Skip to main content
Common Nighthawk

Eskimo Curlew–Gone But Not Forgotten

Caption: First rendition of  “Eskimo Curlew” in color, 8x8 inches.

As a bird artist, I shall never paint this curlew from life. No one can, in all probability. Bringing an extinct bird back to life through scientific illustration was my way of paying homage.

My personal interest stemmed from my husband, T. Ben Feltner, who re-discovered the Eskimo Curlew on Galveston Island, March 22, 1959, along with his friend Dudley A. Deaver. This sighting shocked the ornithological world and encouraged research for further evidence that the birds might have a viable population. Despite diligence on the part of many searchers along the Texas Coast, the last confirmed record in the contiguous U.S. occurred when two birds appeared on Galveston Island in late March 1962 and left a few weeks later in early April. Formerly one of the most abundant birds in North America, the Eskimo Curlew is now listed as Critically Endangered on the IUCN Red List but is thought to be extinct. 

Without personal knowledge of having seen a living bird, my research began by investigating resources that would supply crucial information. Observing and measuring specimens at the Smithsonian National Museum of Natural History provided a heavy-hearted but significant opportunity to get a feel for the size, coloration and variety. Further assistance from Dr. Dennis R. Paulson, Director Emeritus of the Slater Museum of Natural History, Tacoma, WA, enabled study of their specimens from which measurements could be made and details noted.

My experience as a long-time birder and bird artist allowed me to build the bird using Whimbrels as models. Whimbrels are common shorebirds easily studied for general body structure, balance and posture. Illustrations could be built from measurements of museum specimens and the few revealing photos of the last living bird on Galveston Island taken by Don Bleitz. Of course, listening to first-hand knowledge from one of the few people alive today who has intensely observed a living bird, Ben’s knowledge and inspiration was invaluable.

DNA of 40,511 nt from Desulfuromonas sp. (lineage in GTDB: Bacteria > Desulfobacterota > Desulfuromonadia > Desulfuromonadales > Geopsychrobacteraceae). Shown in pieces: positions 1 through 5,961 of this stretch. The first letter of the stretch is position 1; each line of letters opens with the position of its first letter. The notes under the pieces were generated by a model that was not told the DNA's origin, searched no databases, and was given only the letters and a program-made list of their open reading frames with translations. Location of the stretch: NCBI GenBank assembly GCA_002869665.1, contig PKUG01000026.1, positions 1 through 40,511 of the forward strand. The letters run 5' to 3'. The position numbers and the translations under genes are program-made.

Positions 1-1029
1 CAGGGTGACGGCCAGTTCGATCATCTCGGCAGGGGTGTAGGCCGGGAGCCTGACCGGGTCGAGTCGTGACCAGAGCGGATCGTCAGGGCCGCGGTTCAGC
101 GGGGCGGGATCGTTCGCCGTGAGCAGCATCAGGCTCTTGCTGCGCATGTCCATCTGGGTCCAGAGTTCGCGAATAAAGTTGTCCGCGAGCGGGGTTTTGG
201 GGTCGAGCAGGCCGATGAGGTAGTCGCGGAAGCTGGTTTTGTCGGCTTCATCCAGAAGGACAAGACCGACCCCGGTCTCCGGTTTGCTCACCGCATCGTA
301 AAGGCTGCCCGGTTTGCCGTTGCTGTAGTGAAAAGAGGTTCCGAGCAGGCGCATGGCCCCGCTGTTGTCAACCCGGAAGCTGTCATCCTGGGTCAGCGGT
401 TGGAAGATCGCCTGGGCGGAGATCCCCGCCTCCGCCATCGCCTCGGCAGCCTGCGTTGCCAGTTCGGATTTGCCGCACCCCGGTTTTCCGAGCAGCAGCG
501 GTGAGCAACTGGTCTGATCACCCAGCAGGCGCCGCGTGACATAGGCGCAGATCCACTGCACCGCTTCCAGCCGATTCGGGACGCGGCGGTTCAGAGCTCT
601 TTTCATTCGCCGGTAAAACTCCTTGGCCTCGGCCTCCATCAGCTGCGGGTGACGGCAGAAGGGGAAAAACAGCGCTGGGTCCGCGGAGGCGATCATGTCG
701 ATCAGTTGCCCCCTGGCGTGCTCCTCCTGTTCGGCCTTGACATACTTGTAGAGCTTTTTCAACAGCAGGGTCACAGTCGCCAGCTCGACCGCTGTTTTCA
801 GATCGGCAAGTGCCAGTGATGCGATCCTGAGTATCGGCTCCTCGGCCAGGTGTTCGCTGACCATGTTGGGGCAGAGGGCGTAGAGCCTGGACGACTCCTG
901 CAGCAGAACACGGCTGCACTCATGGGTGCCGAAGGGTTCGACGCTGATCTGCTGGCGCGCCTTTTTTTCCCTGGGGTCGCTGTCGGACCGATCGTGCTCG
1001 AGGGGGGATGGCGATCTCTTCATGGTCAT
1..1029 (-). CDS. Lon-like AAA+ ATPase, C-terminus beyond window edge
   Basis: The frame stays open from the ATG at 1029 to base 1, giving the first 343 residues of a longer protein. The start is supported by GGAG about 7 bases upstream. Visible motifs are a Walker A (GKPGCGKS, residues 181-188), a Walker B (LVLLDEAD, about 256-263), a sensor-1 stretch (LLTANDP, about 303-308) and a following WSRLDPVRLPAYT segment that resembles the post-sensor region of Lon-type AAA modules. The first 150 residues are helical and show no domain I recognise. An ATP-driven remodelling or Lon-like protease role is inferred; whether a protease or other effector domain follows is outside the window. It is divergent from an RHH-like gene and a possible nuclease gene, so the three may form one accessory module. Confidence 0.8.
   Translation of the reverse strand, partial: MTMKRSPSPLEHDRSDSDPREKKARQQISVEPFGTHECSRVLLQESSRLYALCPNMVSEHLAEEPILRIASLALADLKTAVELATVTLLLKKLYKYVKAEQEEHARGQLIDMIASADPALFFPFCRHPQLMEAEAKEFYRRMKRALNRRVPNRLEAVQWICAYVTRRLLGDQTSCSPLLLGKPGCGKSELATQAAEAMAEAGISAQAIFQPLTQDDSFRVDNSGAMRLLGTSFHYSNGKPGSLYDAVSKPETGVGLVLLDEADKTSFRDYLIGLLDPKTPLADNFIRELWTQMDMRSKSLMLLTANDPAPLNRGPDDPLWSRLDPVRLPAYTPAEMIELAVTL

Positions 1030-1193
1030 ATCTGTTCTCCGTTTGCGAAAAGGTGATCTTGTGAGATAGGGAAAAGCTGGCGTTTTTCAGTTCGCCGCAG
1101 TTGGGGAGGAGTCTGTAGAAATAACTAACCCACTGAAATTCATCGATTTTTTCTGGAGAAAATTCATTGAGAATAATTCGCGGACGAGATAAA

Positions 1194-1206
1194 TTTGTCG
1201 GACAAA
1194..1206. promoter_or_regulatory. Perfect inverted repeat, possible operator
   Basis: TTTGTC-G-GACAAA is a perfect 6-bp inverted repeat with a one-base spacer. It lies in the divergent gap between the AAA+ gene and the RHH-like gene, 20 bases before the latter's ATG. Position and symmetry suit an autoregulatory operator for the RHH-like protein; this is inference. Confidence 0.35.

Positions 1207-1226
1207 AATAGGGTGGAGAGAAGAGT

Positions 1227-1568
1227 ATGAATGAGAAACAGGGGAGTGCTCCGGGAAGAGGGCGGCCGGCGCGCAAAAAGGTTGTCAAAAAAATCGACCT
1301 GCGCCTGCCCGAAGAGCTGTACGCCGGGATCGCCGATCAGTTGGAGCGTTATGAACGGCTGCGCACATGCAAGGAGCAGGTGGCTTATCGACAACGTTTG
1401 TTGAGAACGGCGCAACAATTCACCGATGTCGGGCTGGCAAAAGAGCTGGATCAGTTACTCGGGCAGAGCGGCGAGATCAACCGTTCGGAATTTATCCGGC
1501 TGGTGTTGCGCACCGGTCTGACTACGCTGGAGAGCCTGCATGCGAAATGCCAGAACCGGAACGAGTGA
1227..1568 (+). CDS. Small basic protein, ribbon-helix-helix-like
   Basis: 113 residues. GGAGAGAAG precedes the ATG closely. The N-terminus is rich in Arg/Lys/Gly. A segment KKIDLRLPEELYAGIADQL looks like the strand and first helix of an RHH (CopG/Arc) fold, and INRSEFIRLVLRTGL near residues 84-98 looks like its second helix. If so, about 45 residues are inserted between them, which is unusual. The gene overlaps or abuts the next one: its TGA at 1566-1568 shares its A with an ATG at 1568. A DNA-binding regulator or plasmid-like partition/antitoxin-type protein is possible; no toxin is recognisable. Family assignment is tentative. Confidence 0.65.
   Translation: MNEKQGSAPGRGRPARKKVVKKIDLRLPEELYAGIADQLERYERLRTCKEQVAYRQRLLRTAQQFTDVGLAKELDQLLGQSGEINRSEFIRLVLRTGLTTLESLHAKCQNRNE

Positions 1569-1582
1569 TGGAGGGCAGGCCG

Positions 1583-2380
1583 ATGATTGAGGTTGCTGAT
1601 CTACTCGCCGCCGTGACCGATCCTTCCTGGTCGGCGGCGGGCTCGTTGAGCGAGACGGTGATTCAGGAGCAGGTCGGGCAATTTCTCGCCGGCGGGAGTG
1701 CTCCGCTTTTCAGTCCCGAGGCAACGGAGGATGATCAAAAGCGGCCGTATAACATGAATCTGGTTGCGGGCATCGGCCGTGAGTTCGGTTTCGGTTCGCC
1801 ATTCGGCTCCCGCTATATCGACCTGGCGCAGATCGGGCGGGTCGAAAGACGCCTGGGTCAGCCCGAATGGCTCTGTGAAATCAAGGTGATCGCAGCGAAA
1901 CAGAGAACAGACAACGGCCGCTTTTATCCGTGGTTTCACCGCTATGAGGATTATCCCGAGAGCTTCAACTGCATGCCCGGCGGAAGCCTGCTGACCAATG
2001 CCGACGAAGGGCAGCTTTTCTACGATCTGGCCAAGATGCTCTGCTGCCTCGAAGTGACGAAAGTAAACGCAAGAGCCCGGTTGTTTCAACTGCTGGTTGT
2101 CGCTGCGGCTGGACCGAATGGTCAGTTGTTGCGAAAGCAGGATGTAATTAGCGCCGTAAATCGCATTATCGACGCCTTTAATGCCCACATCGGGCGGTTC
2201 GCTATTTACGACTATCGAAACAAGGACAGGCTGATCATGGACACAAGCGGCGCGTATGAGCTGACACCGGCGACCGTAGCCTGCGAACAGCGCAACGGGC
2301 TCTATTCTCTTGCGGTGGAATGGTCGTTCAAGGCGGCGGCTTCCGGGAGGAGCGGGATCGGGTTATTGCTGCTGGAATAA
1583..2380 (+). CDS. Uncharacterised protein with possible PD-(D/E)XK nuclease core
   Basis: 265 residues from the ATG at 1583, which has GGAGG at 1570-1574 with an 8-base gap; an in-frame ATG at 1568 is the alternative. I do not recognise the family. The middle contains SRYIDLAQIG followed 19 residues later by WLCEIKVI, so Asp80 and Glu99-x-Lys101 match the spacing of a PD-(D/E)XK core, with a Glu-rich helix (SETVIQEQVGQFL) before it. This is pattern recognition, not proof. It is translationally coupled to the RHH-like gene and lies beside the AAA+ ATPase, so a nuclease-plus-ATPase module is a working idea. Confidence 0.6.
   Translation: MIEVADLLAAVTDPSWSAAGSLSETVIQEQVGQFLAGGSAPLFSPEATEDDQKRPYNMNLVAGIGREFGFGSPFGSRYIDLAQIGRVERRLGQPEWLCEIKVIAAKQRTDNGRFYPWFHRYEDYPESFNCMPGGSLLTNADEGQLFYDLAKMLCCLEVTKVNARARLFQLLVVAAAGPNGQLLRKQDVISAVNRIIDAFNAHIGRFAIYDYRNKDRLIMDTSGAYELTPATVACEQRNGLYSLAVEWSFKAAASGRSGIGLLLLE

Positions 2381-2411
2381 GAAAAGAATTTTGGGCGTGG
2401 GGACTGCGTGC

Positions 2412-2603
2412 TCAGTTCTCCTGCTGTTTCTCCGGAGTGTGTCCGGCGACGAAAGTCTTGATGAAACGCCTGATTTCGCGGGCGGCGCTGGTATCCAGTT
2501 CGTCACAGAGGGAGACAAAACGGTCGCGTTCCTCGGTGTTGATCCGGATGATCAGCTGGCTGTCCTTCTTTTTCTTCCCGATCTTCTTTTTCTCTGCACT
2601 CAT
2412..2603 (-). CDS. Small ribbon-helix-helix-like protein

Starting with a posture of a Whimbrel, anatomy was adjusted on 7-9 layers of overlying tracing paper to transition and reshape it to a new species. When the drawing was complete with feather patterns, bill and foot shape, it was transferred onto Fabriano Artistico cold-pressed watercolor paper. Painted with transparent watercolor, some pencil markings were left visible for a loose, sketch effect. When finished, the painting was digitally captured and printed in limited editions. 

The single image, “Eskimo Curlew”, is represented as part of the Artists for Conservation’s Silent Skies Mural, exhibited at the 27th International Ornithological Congress, August 2018 in Vancouver, British Columbia. The mural features 678 endangered species of birds of the world and is now traveling to international venues. 

Artists for Conservation’s Silent Skies Mural.

The curlew trio entitled “Eskimo Curlew-20th Century Bird” was exhibited in Washington D.C. in the gallery of the American Association for the Advancement of Science, July-October 2018. The annotated trio was part of the Guild of Natural Science Illustrator’s 50th Anniversary Juried Member Exhibit. 

My aim is to provide a spark, to awaken curiosity and invite questions, to promote an appreciation of the complexity of nature and to foster a desire to protect it. 

Eskimo Curlew-20th Century Bird

By Linda M. Feltner

Linda Feltner is an award-winning nature artist and educator with close ties to Houston Audubon. In 1988, she created the original design of our logo, and for the past 24 years she has donated the design for the High Island patch.